Background: Vesicoureteral reflux (VUR) is a frequent cause of chronic kidney disease (CKD) in children. Using blood oxygenation level-dependent magnetic resonance imaging (BOLD-MRI), we measured cortical and medullary oxygenation in children with CKD due to VUR and compared the results to those obtained on healthy controls. Method: The study population comprised 37 children (19 with CKD due to VUR and 18 healthy age-matched controls). BOLD-MRI was performed before and after furosemide treatment. MR images were analyzed with the region-of-interest (ROI) technique to assess the mean R2* values (=1/T2*) of the cortex and medulla of each kidney and with the concentric object (CO) technique that divides renal parenchyma in 12 equal layers. Results: R2* values were significantly lower (corresponding to higher oxygenation) in the cortex and medulla of kidneys of children with CKD due to VUR than in those of the healthy controls (cortex 16.4 ± 1.4 vs. 17.2 ± 1.6 s−1, respectively; medulla 28.4 ± 3.2 vs. 30.3 ± 1.9 s−1, respectively; P < 0.05), and furosemide-induced changes in medullary R2* were smaller in the former than in the latter (−5.7 ± 3.0 vs. −6.9 ± 3.4 s−1, respectively; P < 0.05). Similar results were found with the CO technique. In children with a history of unilateral reflux (n = 9), the non-affected contralateral kidneys presented similar R2* values as the diseased kidneys, but their response to furosemide was significantly larger (−7.4 ± 3.2 vs. −5.7 ± 3.0, respectively; P = 0.05). Conclusions: Chronic kidney disease due to VUR is not associated with kidney tissue hypoxia in children. The significantly larger furosemide-induced decrease in medullary R2* levels in the healthy group and unaffected contralateral kidneys of the VUR group points towards more intense renal sodium transport in these kidneys.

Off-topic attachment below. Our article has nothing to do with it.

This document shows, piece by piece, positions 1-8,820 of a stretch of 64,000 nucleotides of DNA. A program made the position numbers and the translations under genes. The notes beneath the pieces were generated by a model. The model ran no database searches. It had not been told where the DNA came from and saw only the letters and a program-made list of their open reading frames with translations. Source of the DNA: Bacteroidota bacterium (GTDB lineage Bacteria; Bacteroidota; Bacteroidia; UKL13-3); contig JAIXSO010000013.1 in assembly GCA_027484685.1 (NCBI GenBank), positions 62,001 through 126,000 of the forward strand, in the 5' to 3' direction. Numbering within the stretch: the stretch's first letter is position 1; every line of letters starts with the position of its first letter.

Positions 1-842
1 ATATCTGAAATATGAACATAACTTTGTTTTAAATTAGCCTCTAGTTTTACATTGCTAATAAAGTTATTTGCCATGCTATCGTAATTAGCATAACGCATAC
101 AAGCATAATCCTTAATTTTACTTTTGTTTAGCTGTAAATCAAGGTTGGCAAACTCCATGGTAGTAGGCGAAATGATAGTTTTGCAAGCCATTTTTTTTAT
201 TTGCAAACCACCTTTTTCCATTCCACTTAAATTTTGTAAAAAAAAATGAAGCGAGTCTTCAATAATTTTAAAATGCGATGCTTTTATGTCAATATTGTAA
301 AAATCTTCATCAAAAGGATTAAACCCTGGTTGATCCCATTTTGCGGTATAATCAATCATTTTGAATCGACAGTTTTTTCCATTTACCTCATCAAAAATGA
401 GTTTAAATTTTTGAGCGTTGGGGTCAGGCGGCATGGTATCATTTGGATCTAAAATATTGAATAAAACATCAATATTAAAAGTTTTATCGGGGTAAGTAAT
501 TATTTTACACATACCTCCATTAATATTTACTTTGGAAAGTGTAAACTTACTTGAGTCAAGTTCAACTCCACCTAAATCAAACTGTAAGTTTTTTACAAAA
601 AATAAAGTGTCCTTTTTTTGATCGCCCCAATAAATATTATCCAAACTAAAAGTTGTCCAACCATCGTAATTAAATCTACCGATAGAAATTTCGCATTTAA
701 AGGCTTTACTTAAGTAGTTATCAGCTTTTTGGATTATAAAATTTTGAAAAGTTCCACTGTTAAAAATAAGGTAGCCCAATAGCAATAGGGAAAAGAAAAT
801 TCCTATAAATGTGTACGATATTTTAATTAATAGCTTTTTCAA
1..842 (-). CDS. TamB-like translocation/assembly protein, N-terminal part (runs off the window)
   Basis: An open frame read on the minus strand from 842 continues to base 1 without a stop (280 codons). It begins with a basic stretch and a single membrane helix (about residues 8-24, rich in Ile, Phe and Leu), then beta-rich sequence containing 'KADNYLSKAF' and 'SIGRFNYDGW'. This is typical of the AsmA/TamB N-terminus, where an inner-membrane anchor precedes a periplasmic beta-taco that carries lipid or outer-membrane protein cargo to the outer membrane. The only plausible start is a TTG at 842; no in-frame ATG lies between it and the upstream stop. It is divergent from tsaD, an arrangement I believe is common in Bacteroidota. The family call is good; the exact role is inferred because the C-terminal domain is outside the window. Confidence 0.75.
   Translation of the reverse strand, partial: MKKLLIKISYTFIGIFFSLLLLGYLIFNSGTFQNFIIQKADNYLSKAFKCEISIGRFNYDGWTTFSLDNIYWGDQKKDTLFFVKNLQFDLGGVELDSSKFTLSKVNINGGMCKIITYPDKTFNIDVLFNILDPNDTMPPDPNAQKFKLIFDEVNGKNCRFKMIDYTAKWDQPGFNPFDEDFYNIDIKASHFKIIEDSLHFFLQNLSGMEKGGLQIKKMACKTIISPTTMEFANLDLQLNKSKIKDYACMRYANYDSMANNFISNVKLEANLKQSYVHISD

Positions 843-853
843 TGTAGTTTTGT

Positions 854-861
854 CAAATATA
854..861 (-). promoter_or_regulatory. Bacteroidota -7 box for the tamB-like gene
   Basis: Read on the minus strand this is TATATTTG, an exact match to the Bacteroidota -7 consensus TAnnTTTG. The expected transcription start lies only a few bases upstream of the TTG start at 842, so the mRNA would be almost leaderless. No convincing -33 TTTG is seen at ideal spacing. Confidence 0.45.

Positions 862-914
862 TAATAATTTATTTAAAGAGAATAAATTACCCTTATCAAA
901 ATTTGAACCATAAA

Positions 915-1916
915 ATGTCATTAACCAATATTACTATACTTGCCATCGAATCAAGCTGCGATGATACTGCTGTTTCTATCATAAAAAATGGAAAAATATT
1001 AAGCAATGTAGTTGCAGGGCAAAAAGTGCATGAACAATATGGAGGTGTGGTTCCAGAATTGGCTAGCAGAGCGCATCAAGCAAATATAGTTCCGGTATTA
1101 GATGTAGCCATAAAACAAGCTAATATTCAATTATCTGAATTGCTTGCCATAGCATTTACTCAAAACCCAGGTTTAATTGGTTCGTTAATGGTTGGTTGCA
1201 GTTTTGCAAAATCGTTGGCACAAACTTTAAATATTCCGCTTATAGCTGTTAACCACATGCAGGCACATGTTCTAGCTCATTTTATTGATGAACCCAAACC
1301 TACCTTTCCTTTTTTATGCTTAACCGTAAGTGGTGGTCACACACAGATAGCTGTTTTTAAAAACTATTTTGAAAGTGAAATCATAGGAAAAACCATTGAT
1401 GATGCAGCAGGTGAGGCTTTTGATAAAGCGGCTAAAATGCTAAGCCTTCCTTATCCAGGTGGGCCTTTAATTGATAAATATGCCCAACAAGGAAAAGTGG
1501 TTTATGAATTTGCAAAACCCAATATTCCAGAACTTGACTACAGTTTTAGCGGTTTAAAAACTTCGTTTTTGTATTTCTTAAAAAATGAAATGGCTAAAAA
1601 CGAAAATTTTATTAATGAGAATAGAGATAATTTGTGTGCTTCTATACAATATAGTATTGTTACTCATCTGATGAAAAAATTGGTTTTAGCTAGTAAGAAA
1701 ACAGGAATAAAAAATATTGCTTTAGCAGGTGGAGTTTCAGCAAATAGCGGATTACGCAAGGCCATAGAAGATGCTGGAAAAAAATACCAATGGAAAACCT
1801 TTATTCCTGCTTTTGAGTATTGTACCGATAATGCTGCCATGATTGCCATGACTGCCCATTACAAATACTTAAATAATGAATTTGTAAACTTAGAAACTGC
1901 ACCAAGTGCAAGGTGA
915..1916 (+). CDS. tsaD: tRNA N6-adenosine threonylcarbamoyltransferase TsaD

- Chronic kidney disease
- Vesicoureteral reflux
ASJC Scopus subject areas
- Pediatrics, Perinatology, and Child Health